This ad, along with videos on YouTube and the Census Web site more clearly articulate the reasons for completing the census. These are part of $340 million promotions and advertising campaign targeted to the 120 million household required by law to complete the census, including targeted audiences such as Native Americans and Hispanics.

What makes the music ad better the Hollywood teaser?  It’s simple, memorable and entertaining. More importantly it contains information that has the potential to influence and change behavior. You can’t measure creativity, but you can measure campaign objectives.

After all, the primary goal of a public service campaign is to educate and inform the public about a desired behavioral outcome. “Only You Can Prevent Forest Fires.” “Stop. Drop. And Roll.” “Keep America Beautiful.” More contemporary public safety campaigns include “Click It. Or Ticket” and “Over the Limit? Under Arrest.”

Given the effectiveness of these public service campaigns — did you know Smokey the Bear was 65? — perhaps the census promotions would be more effective over a longer period of time. Not just once every 10 years.

Feb 10 2010

#Snowpocalypse: The Unreported Story

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Since Friday, we’ve have more than 30 inches of snow in the nation’s capital.  It’s still snowing with blizzard level winds and low visibility. Once again, I’m fascinated by the television reporting.  Why do then rarely report how people spend their days in doors? I know. Working from home, laundry and household chores are boring.

Capitol HillThe federal government and many businesses have been closed for three days and counting.  It’s Wednesday, but feels like Sunday. It’s been winter vacation with intermittent shovel parties. I’ve caught up on some reading. Superbowl Sunday, my husband made a snow beer mountain. Cooking standards and new bistro trials have featured scones, waffles, salmon risotto, oven roasted chili, chicken pot pies and cookies for ice cream sandwiches. We’ve opened some vintage wine. What better special occasion than a record-breaking snow storm?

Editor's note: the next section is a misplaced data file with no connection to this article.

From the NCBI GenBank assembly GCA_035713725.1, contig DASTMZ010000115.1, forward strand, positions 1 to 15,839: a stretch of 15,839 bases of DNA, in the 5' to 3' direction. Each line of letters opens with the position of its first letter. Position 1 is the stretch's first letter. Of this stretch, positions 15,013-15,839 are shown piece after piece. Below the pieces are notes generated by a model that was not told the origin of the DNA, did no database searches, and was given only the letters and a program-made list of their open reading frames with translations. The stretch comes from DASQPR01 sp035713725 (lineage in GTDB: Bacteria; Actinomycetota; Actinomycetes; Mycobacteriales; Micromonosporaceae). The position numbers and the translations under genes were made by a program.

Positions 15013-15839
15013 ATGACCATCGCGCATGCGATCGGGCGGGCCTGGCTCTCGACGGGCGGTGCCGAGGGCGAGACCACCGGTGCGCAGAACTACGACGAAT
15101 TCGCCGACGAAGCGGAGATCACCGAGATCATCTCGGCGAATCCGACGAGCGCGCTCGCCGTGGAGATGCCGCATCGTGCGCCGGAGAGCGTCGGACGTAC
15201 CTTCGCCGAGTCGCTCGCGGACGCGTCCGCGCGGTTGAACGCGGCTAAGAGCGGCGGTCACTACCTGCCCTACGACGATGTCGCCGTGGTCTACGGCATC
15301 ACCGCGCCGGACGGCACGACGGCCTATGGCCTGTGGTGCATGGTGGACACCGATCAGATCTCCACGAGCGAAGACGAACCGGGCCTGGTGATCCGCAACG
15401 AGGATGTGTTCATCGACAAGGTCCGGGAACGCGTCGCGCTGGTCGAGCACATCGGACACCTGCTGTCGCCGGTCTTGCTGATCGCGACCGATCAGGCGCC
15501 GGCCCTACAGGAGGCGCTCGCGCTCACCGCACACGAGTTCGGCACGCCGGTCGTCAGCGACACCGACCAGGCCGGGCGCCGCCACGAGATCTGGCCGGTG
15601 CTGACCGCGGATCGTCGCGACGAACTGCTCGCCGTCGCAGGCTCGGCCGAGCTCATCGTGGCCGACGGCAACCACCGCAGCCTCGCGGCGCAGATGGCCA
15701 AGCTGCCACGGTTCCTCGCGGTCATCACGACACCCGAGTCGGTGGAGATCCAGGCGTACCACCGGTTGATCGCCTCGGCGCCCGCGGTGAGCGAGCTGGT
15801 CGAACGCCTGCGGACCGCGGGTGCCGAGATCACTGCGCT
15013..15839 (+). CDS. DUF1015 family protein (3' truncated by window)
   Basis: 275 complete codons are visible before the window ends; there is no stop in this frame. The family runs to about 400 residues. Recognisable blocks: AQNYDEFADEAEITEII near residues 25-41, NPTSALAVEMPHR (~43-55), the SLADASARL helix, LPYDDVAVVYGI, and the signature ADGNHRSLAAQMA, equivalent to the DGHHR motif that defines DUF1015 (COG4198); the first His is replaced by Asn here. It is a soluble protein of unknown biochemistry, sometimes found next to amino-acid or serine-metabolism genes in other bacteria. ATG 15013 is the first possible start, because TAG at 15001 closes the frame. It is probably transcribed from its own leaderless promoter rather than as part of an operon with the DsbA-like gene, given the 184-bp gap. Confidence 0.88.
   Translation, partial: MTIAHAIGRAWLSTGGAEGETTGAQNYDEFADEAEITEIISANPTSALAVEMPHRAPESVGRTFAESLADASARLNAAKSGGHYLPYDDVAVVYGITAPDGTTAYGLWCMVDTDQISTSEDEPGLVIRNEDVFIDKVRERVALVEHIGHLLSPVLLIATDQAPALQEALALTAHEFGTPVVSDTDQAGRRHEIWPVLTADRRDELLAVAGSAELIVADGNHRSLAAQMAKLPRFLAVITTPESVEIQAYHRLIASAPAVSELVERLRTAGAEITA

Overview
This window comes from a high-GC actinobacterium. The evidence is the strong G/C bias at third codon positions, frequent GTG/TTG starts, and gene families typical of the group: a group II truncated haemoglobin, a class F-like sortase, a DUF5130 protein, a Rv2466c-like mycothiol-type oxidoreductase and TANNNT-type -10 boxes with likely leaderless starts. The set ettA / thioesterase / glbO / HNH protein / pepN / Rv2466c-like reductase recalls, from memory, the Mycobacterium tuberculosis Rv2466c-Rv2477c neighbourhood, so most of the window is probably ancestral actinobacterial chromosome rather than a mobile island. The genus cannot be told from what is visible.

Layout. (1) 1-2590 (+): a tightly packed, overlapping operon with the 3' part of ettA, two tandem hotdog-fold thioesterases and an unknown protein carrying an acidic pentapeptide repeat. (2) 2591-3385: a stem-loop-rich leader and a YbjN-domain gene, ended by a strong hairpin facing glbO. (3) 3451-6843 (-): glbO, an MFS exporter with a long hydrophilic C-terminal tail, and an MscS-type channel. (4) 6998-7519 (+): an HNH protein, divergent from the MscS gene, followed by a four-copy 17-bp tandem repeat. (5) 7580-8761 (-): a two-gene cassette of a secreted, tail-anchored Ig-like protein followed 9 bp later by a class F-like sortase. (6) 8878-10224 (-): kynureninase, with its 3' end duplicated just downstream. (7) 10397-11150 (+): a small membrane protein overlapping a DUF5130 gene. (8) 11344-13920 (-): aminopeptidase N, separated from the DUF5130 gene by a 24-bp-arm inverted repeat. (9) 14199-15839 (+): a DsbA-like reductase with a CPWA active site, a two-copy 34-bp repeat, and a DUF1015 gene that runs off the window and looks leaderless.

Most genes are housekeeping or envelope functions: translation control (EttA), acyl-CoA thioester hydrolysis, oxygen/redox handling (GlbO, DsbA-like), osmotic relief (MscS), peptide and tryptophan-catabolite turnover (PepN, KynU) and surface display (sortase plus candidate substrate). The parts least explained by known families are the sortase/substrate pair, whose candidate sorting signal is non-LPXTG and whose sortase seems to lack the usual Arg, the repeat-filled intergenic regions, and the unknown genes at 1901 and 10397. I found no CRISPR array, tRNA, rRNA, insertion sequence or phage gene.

With Fat Tuesday fast approaching, I’ve already stored up plenty of calories for Lent.  I think I’ll give up being a coach potato.

Other than a brief flicker last night, we’ve had electricity and heat. How did I survive winters in Ohio as a kid without the Internet?  My nieces and nephews are perplexed as well.

Being from the Midwest, I usually shake my head at the DC metro region’s ability to overact to snow.  An inch or two can close schools here. This double whammy snow storm/blizzard, however, would cripple most any city. A shout out to the caller on the Kojo Nnamdi shower earlier today — in the Midwest, your neighbors have 4 wheel drive trucks and snow plows. They will plow your driveway — and the street if needed.

There has been plenty of reporting on the hard work and dedication of first responder personnel (even the bike cops are still on patrol in my neighborhood) and road closures.  As for historical context, there are some archived photos of the January 1922 Knickerbocker storm and video from the Presidents’ Day storm of 2003. (It was a week before the snow/ice melted in the alley, and I could get my car out of the garage).

However, my historical context is the Ohio Blizzard of 1978 a “severe blizzard” dumping nearly 4 feet of snow, producing arctic wind chills, record low barometric pressure and killing 51 people. We lost power at some point over the weekend and had be rescued by the Ohio National Guard. Sustained 40-50 mph winds, gusting to 100 mph, made it impossible for a lithe grade school girl to walk without assistance. We spent several days at my grandmother’s.

We made it home, but I don’t remember how. Memories include 14- foot snow drifts in the street that took days to disappear.  School was back in session, but we couldn’t walk to the end of the street to get the bus. My dad carried groceries through the drifts and lost a bag of oranges.

With snow still falling, if only for a little while longer, it looks like DC will have its snowiest winter ever with 55″ inches of snow since Dec. I look forward to monitoring reports of another once-in-a-lifetime blizzard.